Dickinson,  Emily and Diddley, Bo:

A Dictionary of Global Culture

Reviewed by Mark Francis

This enormous book (of 717 pages) is a work of great ambition, in that it proposes to widen the scope of traditional encyclopedia to a global dimension for the first time. But it is also refreshingly modest, as it recognizes from the outset two fundamental problems for all dictionaries or encyclopedia—those of exhaustiveness and of representativeness. In the end, its editors’ only claim is to introduce the reader, "however haphazardly, to a few of the central ideas and objects in many of the world’s civilizations [which] is, we believe, a good beginning for our lifelong travel through the range of human cultures."

One of the great pleasures of any compilation of information organized alphabetically, such as this, is the surreal juxtapositions which result. For example, we can find Dickinson, Emily (American poet and letter writer), Diddley, Bo (African-American rock and roll singer and guitarist), and Diderot, Denis (French encyclopedist, philosopher, novelist, dramatist and art critic) side by side on page 181. And the greatest value of an innovative approach is the quantity of new or arcane information which emerges. One of my favorite entries, for example, is on Severo Sarduy (b. 1936), the Cuban poet, novelist, critic and painter, which begins: "Sarduy is best known for his novel Cobra (1972), which describes the transvestite motorcycle gang, The Gasoline Girls, that Sarduy and art critic Roland Barthes formed, which drove around Paris committing semi-terrorist acts."

Aside from such diversions, the dictionary is an astonishing source of knowledge in ethnic languages and cultures worldwide and over a span of many centuries. Culture is taken to include not only art, literature, film and music, but also politics, law and religion, performance (e.g., gelede, Ghost Dance, Martha Graham), and significant historical events. However, as soon as the editors reach beyond their summary descriptions of interesting people, which are consistently fascinating, into the significance of, for example, the Dreyfus Affair, the Opium Wars, or Tiananmen Square, the limitations of their methodology become serious. None of these events can be understood outside their historical context, but this book is clearly incapable of providing an adequate survey of French and Chinese histories, let alone Lithuanian, Yoruba, or Cherokee. Perhaps we must recognize, in our supposedly post-modern world, that the totalizing attempts of a dictionary or encyclopedia to cover the whole range of knowledge in a comprehensive, non-arbitrary manner are doomed to failure. The "culture wars" that have raged across college campuses and intellectual journals in recent years are being fought over territory that no longer exists in the old definitions of national or ideological borders.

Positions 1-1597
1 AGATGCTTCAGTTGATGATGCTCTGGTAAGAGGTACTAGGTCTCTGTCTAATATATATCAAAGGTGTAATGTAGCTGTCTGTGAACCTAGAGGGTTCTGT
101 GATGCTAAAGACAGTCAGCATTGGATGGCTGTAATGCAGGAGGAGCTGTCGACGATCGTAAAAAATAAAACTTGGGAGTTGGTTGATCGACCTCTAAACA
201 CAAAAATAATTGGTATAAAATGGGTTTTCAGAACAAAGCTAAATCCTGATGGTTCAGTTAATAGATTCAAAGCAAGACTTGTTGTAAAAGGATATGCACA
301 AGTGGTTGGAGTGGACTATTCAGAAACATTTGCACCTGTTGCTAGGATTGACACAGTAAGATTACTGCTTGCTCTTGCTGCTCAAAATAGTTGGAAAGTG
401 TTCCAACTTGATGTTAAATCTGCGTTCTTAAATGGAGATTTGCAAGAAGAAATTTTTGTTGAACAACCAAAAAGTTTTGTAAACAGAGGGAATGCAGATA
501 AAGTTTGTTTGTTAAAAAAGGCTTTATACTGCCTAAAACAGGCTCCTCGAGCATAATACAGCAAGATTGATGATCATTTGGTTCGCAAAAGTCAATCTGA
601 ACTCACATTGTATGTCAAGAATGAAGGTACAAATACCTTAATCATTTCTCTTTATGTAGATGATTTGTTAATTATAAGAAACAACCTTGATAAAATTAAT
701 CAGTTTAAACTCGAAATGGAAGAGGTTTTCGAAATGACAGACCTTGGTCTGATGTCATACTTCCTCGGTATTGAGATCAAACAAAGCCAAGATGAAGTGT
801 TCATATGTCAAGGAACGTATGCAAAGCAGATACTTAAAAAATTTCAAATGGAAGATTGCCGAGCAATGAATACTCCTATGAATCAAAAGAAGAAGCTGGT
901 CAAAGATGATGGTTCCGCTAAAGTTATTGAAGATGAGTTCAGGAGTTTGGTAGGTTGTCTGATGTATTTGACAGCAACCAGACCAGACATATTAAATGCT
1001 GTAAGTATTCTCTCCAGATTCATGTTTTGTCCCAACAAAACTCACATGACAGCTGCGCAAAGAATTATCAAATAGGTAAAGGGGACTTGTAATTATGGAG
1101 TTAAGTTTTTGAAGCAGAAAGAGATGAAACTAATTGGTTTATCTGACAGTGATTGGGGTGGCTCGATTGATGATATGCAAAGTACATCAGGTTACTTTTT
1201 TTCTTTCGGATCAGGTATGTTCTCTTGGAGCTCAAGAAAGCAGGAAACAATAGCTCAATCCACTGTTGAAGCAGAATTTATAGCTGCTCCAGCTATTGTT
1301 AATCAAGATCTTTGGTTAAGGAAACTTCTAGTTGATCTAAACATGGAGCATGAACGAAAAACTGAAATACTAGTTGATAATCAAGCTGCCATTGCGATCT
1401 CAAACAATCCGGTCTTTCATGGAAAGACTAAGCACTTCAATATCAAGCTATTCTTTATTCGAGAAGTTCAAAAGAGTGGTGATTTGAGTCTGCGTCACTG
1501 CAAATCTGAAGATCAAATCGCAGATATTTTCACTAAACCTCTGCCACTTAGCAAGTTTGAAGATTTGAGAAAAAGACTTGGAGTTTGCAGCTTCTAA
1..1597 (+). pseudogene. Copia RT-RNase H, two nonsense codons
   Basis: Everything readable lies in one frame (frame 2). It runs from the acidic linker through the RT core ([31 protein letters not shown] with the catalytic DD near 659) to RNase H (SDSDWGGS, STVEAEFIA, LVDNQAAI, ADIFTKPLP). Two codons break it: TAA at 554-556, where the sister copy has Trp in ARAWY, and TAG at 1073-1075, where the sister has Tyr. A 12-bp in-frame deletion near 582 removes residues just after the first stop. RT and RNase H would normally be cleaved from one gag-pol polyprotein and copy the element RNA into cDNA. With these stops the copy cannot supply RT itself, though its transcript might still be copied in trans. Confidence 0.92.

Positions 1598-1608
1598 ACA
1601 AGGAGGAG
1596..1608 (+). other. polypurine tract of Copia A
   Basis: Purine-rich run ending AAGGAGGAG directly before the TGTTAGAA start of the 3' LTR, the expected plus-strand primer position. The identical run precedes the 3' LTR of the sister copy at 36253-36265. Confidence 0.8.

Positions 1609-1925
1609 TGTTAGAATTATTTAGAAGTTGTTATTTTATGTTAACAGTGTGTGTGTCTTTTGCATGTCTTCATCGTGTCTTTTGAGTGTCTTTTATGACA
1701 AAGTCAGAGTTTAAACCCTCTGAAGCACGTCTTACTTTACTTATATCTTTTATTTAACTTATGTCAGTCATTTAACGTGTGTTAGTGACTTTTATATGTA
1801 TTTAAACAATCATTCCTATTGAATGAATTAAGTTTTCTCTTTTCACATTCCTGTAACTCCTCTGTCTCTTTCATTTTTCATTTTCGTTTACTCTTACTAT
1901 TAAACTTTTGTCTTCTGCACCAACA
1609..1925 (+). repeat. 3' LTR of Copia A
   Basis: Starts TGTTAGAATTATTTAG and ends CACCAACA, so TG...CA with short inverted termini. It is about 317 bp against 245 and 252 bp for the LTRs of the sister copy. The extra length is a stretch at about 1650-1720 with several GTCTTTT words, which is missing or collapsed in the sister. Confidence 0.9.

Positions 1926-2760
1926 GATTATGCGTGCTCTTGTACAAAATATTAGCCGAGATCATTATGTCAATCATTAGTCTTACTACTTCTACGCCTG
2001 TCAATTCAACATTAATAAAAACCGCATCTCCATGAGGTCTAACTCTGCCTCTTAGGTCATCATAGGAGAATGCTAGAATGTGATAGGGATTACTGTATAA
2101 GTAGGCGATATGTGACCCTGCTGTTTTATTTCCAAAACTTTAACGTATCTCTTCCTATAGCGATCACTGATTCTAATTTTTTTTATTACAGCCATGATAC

For us in Pittsburgh, it is most instructive to compare the western "canon" represented by the names inscribed around the cornice (or more properly, fascia) of Carnegie Institute in the original buildings from 1895 and 1907, with the new trans-national approach of Appiah and Gates. Whereas the founders of Carnegie Institute relegated  "primitive" and aboriginal cultures to four bronze relief tablets from 1917 at the base of the corner flagpole, where they are introduced to the (supposedly Western) concepts of Art, Literature, Science and Music, the editors of this book are fully cognizant of the creative contributions of Sequoyah (American Indian leader and inventor of the Cherokee alphabet). It was left to the contemporary artist Lothar Baumgarten to commemorate that great figure in 1988, when he created the glass ceiling in the Hall of Sculpture which incorporates the syllabary invented by Sequoyah.

And of course, in the most fundamental difference between the canon-makers of today and those of 100 years ago, Appiah and Gates admit the existence of women, a gesture not thought necessary in those dark ages.

Mark Francis is chief curator of The Andy Warhol Museum.